The tender for a $137,000 washroom building and pavilion in MacKenzie Park was awarded by Tay council to Prestige Steel Buildings who will sole source the construction, as per an early morning special meeting of council.
“This project has also been partially funded by contributions from the community fundraisers,” said Coun. Mary Warnock. “There was a group and community involvement in this project, and it has been delayed for a couple of years now for various reasons.
“I’m anxious to see it completed, and I think doing it under budget is a bonus. And I think going with the steel structure will also result in a low-maintenance asset for the community,” Warnock concluded.
Within the 2021 capital budget for Tay, $144,200 was allocated to the washroom, which Prestige Steel Buildings quoted for $66,351 (net HST) without interior works such as fixtures, plumbing and electricity. The pavilion was quoted as $74,158 (net HST) over the allocated $45,516, creating a buffer of approximately $49,210 for the interior works of the washroom.
CAO Lindsay Barron spoke to the finances of the highly anticipated project.
“We did tender the washroom building last year and unfortunately those results did come in higher than anticipated. As a result ,we assigned the manager of parks and recreation and facilities to that project, and to undertake the role of the general contractor for that project.
“Unfortunately, due to a number of other priorities -- staffing, resources, and challenges -- we’re still at a standstill,” Barron admitted.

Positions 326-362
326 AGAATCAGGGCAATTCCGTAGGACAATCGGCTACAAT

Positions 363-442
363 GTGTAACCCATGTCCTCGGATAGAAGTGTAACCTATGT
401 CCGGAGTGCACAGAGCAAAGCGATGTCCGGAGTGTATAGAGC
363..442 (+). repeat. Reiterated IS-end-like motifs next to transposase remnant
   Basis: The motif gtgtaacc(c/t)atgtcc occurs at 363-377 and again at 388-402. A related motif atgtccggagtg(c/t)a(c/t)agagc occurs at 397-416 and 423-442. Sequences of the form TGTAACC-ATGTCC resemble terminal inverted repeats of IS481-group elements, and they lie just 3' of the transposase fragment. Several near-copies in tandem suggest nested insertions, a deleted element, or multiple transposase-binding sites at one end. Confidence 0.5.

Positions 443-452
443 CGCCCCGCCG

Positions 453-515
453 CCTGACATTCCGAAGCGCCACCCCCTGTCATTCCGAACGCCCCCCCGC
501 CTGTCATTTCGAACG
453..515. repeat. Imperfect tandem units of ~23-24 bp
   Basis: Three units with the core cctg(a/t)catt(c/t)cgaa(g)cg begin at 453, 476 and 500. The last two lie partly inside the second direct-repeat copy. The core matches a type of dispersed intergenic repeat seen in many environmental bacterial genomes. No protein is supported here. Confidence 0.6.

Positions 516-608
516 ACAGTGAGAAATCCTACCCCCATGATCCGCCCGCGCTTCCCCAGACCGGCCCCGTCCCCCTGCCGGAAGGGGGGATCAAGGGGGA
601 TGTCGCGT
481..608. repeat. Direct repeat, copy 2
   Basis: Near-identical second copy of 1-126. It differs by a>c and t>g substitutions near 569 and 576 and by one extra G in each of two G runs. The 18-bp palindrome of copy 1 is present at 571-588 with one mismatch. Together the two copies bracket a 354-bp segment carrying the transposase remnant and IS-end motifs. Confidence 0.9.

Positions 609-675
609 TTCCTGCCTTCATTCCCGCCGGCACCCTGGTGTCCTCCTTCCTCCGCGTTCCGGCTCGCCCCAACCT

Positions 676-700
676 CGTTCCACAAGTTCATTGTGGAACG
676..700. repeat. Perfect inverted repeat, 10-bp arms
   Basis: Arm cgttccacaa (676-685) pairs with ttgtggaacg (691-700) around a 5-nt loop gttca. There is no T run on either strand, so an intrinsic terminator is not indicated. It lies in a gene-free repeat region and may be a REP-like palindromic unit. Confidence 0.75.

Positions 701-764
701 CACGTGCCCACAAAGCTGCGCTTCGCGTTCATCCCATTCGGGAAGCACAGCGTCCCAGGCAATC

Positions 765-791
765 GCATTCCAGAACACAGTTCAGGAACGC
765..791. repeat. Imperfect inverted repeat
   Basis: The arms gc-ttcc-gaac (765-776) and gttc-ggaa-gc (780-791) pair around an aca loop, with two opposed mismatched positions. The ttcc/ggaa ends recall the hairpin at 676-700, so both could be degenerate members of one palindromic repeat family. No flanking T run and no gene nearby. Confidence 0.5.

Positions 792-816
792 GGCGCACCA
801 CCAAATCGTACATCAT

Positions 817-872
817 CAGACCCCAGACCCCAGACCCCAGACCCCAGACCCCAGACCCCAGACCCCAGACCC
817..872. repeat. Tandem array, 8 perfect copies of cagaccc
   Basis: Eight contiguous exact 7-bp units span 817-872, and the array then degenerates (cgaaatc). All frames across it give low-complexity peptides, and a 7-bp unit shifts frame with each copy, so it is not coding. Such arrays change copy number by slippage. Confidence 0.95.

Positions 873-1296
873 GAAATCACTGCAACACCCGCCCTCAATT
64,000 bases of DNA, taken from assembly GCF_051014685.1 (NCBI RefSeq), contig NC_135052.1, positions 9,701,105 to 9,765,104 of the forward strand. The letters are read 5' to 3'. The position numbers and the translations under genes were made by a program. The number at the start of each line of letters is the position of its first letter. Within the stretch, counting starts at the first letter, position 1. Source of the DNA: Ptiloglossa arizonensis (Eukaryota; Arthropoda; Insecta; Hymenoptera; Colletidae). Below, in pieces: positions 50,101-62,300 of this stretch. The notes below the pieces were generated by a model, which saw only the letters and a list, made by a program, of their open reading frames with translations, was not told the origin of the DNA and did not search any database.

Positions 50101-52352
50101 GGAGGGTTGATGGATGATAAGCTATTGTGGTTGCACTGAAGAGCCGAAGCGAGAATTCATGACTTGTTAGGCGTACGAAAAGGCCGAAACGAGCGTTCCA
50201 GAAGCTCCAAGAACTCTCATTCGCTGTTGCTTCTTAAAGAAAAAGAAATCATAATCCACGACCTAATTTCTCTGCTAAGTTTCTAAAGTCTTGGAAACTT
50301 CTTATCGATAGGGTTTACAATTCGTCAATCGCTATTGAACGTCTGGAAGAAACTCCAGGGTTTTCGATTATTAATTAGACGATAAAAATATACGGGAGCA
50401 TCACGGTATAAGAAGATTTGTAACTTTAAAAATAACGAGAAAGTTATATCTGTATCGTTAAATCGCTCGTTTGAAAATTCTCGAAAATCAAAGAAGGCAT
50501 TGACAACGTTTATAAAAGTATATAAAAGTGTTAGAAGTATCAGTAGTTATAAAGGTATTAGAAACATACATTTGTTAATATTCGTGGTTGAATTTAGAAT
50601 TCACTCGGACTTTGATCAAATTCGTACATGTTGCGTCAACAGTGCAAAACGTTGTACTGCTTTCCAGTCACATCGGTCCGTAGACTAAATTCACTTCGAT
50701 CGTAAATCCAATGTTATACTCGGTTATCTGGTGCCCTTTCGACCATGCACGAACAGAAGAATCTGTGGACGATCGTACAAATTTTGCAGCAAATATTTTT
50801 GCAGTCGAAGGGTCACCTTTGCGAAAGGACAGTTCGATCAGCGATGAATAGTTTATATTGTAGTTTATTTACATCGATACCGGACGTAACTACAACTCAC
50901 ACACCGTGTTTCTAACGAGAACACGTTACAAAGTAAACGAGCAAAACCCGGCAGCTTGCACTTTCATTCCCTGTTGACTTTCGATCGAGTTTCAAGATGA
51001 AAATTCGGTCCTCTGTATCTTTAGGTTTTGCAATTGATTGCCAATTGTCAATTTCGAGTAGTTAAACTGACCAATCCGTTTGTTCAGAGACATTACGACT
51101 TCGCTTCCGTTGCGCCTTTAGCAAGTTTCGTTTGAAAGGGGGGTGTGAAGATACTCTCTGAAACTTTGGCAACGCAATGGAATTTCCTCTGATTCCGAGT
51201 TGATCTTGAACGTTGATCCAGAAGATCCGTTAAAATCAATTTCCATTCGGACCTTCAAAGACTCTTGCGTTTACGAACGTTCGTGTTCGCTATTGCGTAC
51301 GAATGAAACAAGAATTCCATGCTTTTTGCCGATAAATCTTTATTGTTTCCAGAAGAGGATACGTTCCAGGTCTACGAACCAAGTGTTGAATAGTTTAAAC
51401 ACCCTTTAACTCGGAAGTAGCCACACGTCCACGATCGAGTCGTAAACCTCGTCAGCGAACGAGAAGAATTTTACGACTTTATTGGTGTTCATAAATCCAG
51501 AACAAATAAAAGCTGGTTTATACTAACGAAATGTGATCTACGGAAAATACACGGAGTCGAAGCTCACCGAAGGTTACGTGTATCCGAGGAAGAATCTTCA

The reason for the early Tuesday morning special meeting of council was to act in haste to meet the demands of the construction market, where the cost of steel continues to rise.
In 2020, the MacKenzie Park washroom building was designed to look exactly like the Albert Street Park washroom building, but has since differed in design, materials and proposed construction.
“Just to speak to the building itself, it’s not the same as the original,” Deputy Mayor Gerard LaChapelle explained. “But as councillor Warnock attested, it’s appropriate for what’s down there. It’s not the same as what’s on Albert Street. I think what we’re doing is the right move. It does replace (the former), and give us a need that’s down there. “
Coun. Jeff Bumstead was wary of the difference in design, asking staff “about tendering out, because essentially we’re getting a different product than what was intended originally.”
LaChapelle responded, “Are we putting ourselves at risk? I don’t think so. I think the opportunity to proceed with this and get some conclusion is important, and I don’t want to see any further delay.”
The motion to approve the tender was carried unanimously.
Derek Howard, Local Journalism Initiative Reporter, MidlandToday.ca